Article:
With the government recently announcing that from 2030, no new petrol and diesel cars can be sold, it looks like electric cars are set to become the new norm.
However, EVs have accounted for just 5.5 per cent of new car registrations in 2020, meaning there are plenty of challenges ahead to get people behind the wheel of battery-powered models in the next decade.
And now the UK’s automotive trade body, the Society of Motor Manufacturers and Traders (SMMT), is considering asking the government to remove VAT from the price of EVs to help incentivise then.
On a typical £30,000 electric car, taking 20 per cent off for VAT would make it £6,000 cheaper – double the £3,000 incentive currently provided by the government for new EVs.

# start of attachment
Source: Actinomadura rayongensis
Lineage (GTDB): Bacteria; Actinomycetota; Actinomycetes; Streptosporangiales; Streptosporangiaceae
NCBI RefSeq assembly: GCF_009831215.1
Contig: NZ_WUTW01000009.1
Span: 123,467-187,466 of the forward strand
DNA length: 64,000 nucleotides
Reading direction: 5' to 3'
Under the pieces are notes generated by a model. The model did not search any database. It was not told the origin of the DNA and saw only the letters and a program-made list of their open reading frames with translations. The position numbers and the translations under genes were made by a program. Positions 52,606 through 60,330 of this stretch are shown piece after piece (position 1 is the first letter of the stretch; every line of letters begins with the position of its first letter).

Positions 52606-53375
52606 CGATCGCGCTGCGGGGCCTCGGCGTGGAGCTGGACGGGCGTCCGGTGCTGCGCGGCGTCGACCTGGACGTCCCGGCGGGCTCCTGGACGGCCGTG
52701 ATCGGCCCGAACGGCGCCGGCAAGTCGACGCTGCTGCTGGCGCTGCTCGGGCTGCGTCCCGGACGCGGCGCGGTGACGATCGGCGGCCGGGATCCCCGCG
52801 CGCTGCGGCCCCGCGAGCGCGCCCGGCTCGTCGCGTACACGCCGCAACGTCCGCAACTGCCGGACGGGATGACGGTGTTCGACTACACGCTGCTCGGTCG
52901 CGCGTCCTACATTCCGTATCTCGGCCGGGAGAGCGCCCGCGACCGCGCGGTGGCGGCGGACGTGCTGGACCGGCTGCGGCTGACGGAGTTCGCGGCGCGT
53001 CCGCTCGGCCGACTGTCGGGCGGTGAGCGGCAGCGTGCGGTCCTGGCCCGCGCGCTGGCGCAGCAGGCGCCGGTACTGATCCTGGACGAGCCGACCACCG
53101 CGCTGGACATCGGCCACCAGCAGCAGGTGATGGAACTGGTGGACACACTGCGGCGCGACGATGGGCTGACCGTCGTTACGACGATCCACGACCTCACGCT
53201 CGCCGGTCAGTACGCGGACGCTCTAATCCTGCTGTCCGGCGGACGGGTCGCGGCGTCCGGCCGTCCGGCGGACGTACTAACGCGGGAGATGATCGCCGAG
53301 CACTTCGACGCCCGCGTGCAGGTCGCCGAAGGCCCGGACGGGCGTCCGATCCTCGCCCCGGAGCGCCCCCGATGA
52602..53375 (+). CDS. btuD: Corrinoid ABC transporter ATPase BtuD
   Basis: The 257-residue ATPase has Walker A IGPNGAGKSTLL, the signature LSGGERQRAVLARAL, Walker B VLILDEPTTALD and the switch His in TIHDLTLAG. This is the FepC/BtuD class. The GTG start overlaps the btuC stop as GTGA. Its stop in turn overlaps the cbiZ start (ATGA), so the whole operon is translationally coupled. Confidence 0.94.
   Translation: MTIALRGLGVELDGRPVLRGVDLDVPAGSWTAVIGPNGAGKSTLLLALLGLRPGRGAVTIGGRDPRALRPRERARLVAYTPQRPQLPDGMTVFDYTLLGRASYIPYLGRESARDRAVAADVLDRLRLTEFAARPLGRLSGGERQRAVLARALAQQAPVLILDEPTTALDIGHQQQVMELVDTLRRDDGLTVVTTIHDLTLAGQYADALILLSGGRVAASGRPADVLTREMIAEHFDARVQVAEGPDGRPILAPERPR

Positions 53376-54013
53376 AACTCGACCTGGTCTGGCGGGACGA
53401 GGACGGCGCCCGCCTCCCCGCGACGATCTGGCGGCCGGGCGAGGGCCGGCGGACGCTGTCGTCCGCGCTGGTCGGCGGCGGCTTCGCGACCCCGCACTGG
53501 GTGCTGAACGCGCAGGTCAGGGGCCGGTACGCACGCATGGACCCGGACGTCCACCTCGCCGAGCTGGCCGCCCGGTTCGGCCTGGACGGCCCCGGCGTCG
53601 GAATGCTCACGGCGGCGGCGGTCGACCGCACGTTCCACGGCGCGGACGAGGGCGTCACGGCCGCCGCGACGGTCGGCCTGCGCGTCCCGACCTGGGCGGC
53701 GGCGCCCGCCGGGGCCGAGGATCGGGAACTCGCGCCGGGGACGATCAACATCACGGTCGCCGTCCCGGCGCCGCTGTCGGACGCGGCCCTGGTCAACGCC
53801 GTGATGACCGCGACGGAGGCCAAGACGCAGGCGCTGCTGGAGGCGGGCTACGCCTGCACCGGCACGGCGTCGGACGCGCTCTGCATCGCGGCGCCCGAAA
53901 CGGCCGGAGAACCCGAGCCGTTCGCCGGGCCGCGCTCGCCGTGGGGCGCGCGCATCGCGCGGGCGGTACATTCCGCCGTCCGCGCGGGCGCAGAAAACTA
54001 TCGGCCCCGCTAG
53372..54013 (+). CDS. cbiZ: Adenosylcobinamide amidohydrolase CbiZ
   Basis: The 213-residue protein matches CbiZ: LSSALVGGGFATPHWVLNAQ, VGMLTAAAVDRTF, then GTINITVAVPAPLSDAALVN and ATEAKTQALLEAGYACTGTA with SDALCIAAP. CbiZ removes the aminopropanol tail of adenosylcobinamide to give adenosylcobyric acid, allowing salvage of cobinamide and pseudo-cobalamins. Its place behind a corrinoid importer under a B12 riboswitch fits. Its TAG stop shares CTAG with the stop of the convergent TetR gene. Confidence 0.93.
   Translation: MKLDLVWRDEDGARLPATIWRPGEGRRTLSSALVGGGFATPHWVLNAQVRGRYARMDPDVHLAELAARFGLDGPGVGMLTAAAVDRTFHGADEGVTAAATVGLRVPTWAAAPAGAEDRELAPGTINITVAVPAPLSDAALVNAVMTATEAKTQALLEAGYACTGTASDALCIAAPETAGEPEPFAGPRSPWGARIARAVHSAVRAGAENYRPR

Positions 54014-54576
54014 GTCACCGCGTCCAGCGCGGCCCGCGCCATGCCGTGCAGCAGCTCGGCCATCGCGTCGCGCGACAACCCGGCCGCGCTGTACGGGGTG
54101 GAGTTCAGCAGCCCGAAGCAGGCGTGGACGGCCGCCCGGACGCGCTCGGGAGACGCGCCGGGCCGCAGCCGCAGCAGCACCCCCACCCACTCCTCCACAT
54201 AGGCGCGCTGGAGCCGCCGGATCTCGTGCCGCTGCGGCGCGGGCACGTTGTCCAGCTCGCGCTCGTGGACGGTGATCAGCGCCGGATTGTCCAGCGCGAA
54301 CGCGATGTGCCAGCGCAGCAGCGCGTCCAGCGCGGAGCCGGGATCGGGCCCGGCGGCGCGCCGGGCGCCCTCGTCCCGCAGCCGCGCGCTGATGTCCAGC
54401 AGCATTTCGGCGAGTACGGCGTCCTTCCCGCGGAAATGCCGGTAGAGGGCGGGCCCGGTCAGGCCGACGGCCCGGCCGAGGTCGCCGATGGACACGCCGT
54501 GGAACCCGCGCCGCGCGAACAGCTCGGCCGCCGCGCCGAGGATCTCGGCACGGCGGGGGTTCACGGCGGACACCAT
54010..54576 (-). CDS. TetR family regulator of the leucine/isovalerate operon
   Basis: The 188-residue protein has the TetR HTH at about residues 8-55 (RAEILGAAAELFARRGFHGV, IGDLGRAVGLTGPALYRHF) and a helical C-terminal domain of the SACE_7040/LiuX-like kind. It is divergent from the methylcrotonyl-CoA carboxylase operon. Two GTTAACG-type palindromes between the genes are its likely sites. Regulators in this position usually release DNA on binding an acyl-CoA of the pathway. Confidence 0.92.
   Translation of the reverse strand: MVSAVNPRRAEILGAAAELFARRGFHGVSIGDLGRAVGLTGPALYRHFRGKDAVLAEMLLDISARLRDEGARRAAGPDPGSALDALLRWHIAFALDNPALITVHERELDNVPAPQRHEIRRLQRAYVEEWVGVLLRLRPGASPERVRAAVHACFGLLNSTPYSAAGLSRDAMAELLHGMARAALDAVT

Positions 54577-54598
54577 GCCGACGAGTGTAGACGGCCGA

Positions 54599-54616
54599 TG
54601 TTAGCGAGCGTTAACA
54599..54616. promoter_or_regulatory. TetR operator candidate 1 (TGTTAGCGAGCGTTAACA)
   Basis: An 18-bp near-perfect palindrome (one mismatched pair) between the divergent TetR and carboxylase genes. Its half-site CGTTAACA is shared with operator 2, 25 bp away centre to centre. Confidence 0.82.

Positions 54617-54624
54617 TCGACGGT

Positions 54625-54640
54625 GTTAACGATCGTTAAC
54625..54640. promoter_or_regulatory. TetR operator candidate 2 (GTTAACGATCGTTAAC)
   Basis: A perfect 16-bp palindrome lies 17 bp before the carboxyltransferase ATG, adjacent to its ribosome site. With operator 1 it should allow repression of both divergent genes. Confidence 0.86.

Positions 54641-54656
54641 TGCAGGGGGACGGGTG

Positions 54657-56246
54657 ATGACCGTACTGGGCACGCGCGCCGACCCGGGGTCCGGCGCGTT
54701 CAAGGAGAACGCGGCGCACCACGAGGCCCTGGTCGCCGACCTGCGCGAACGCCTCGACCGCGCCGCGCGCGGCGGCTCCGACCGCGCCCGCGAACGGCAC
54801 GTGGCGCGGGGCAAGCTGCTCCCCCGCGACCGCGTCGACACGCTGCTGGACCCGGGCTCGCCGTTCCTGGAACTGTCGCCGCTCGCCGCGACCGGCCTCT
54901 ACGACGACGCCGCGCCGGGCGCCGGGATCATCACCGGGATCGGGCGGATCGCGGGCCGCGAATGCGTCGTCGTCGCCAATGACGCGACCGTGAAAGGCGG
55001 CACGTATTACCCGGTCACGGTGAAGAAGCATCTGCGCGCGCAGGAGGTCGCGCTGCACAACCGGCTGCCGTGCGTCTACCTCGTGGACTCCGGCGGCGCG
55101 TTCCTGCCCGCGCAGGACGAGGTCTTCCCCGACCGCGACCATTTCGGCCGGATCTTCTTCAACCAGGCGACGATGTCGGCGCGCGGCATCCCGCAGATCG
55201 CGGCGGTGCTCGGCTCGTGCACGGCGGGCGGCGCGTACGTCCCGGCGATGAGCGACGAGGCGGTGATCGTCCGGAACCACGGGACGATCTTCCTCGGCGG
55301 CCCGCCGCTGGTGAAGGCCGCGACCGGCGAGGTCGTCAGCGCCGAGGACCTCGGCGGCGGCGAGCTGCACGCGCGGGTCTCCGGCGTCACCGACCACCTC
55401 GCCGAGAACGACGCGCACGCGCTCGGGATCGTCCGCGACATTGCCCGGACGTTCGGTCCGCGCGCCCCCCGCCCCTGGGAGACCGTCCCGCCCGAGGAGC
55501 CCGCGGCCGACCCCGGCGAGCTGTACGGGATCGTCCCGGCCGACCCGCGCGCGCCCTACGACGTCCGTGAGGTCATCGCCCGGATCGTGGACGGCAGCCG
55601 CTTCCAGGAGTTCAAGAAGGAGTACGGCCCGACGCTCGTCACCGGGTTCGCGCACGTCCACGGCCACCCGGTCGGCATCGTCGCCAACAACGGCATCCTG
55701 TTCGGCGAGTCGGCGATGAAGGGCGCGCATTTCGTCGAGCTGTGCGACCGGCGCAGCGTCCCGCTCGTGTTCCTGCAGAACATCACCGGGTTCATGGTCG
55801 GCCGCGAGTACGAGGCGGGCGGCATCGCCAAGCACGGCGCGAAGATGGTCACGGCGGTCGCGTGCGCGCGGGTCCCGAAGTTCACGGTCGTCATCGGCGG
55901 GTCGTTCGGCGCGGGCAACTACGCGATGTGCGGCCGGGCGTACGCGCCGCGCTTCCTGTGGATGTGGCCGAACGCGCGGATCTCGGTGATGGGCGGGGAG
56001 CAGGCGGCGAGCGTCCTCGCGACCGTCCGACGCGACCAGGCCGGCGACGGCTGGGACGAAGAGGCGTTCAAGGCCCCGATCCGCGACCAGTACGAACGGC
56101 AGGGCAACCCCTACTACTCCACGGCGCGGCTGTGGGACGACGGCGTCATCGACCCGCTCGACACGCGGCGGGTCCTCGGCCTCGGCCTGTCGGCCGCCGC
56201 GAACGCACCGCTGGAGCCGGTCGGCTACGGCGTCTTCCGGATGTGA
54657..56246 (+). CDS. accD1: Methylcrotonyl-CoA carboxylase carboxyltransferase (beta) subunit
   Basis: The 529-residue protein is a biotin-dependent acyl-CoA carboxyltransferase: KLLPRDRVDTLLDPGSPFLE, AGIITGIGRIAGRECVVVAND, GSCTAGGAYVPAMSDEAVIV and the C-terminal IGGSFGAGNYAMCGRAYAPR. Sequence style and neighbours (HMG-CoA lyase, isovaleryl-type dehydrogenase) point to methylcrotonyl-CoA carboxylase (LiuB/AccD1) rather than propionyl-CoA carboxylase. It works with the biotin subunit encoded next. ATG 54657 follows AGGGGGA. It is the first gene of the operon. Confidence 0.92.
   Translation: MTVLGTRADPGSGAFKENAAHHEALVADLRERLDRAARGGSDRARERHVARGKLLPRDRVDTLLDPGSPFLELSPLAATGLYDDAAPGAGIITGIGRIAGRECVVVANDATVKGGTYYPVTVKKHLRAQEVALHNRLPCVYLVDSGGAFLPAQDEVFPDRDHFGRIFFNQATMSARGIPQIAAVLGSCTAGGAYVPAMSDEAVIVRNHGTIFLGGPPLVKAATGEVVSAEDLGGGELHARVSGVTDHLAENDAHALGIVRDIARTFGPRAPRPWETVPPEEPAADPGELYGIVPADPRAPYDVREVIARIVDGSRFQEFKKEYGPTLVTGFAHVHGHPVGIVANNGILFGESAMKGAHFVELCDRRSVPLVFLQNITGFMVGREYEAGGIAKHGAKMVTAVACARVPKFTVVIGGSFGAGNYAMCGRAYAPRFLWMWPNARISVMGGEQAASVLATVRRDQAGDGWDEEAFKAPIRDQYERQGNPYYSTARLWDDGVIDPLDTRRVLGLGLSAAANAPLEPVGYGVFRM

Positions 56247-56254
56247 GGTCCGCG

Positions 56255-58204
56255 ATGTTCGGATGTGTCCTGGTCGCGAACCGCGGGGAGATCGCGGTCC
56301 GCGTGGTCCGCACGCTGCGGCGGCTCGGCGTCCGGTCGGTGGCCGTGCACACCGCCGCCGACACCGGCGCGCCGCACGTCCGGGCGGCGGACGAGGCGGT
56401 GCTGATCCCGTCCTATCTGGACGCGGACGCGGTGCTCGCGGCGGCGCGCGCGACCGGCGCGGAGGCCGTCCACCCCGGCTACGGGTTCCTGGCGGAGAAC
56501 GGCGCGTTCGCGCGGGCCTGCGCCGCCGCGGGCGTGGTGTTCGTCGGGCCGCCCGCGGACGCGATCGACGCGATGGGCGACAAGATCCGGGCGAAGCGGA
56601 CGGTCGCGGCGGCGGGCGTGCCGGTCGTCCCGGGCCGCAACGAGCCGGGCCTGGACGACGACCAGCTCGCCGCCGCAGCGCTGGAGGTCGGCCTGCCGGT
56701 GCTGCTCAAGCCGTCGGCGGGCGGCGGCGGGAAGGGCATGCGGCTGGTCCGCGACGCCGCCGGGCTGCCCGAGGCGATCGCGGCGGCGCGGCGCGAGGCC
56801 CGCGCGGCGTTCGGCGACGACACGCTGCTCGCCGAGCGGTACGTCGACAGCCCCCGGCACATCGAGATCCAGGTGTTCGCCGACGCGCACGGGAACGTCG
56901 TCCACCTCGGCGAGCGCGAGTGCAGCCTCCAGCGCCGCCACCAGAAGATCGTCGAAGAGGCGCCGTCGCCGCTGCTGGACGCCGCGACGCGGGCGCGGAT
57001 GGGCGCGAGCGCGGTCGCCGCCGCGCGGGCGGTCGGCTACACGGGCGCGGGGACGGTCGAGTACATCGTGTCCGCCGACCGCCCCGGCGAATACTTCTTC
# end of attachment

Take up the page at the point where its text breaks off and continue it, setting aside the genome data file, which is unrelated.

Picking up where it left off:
Mike Hawes, chief executive of the SMMT, told Autocar: “We’re being asked to go from about 15 per cent of the market to 100 per cent being electrified in nine years. That’s a speedy transition. An incentive would accelerate that transition.
“We can see that globally, other markets are putting considerable incentives to drive consumer uptake, and we must do more. Removing VAT is one idea that we have proposed.”
The majority of European countries incentivise electric car purchases through either grants or various money-saving schemes. For example, in Norway, where almost half of all new cars sold are electric, EV drivers are given half-price access to ferries, public parking and toll roads. Grants worth up to around £8,000 are also available for electric cars in France and Germany.